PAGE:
VA CIO resigns over pace of IT change

McFarland, management at odds over slow move to federated approach

CHANGE AGENT: McFarland wanted it sooner.

Henrik G. de Gyor

Veterans Affairs Department CIO Robert McFarland has often referred to his job at VA as that of a change agent. But with VA's leadership not moving fast enough for him on IT reorganization, McFarland has resigned effective April 30.

McFarland has led the reorganization of the department's IT structure and changed the way VA will manage IT. But it's been difficult.

Officials were taking too long to start acting on the plan, according to an individual familiar with the situation who declined to be named. As an outsider, McFarland's job was to push for change. He wasn't satisfied with 'half a loaf,' the source said.

Although those in VA who want to stick with the status quo are still there, McFarland expects no backsliding on progress after he leaves. 'The plan and the people are in place and it will move forward, in my opinion,' he said.

VA officials did not know who would assume McFarland's duties. Possibilities include Craig Luigart, deputy CIO for health, or Jonathan Perlin, undersecretary for health, Veterans Health Administration.

Congress last year gave IT budget authority to the department CIO. Last fall, VA secretary Jim Nicholson decided to reorganize IT management with a federated approach, in which the department CIO would control IT planning, operations and budgets, but VA's health, benefits and burial administrations would develop the applications.

Past problems

Historically, the three administrations have had budget control over their own IT projects and programs. That has led to years of cost overruns, mismanagement and lack of accountability, House Veterans Affairs Committee chairman Steve Buyer (R-Ind.) has said. For example, VA spent $342 million on the Core Financial and Logistics System before pulling the plug on it in 2004.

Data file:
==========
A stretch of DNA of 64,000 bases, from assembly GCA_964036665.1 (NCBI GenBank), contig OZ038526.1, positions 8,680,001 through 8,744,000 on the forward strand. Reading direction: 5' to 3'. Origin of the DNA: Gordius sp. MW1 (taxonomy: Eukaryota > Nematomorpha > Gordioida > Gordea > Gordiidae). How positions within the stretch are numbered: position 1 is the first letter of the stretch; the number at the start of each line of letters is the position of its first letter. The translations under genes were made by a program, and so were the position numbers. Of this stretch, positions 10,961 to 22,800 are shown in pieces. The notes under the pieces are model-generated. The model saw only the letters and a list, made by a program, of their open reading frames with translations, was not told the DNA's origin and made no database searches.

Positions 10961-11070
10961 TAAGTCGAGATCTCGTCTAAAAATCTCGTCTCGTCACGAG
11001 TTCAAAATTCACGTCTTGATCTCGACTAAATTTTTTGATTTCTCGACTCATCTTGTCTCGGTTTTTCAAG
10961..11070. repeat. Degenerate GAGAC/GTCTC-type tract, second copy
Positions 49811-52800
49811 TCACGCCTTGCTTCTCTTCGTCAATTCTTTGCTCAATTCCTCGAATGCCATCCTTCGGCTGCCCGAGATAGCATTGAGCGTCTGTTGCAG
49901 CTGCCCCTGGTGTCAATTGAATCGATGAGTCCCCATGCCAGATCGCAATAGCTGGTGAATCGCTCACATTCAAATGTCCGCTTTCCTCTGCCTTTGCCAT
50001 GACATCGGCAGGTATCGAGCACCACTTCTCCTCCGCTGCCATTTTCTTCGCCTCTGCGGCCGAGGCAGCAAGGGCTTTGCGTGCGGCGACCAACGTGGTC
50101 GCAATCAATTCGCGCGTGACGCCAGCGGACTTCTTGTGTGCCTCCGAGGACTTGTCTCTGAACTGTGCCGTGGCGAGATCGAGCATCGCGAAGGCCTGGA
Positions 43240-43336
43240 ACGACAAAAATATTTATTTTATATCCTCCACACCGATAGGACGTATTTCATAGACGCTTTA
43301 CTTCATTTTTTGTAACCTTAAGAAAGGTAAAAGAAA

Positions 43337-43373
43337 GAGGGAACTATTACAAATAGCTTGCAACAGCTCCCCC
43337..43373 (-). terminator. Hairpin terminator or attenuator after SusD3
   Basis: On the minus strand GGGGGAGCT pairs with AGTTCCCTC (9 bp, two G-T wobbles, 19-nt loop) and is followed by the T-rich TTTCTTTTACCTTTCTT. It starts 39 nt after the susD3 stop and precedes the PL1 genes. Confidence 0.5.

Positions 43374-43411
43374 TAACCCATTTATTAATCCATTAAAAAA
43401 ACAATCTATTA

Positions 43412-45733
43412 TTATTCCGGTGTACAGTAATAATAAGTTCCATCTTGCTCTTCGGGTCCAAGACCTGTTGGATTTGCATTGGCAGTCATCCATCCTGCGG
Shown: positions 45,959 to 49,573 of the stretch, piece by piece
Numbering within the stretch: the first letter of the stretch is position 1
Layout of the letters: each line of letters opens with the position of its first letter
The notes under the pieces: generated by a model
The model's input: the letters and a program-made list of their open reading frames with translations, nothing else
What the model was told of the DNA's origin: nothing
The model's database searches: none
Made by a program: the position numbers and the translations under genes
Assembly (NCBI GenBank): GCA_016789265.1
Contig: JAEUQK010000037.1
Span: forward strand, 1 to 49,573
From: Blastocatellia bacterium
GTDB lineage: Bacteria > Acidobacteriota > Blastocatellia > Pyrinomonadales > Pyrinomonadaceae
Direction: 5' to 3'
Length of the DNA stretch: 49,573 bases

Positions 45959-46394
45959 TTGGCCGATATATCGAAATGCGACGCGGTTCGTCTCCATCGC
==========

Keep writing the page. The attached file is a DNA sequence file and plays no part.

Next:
McFarland said he expects Nicholson to approve the plan and to implement it soon.

'The reorganization has produced a contentious atmosphere at the executive level, and my continued presence in it would be detrimental to the department's implementation of it,' he said.

McFarland, a retired Dell Computer Corp. executive, has served as CIO and assistant secretary for information and technology since January 2004.

Lawmakers looked to McFarland to bring industry best practices to VA. Buyer, who introduced the legislation to centralize VA's IT budget under the department CIO, said in a recent hearing that VA was not moving fast enough on the IT reorganization.

McFarland also has implemented outside technical evaluations for major IT programs before contract solicitations were released to assure their success, such as for financial management and its follow-on IT Procurement of Computer Hardware and Software contract, or Peaches 3.

About the Author

Mary Mosquera is a reporter for Federal Computer Week.


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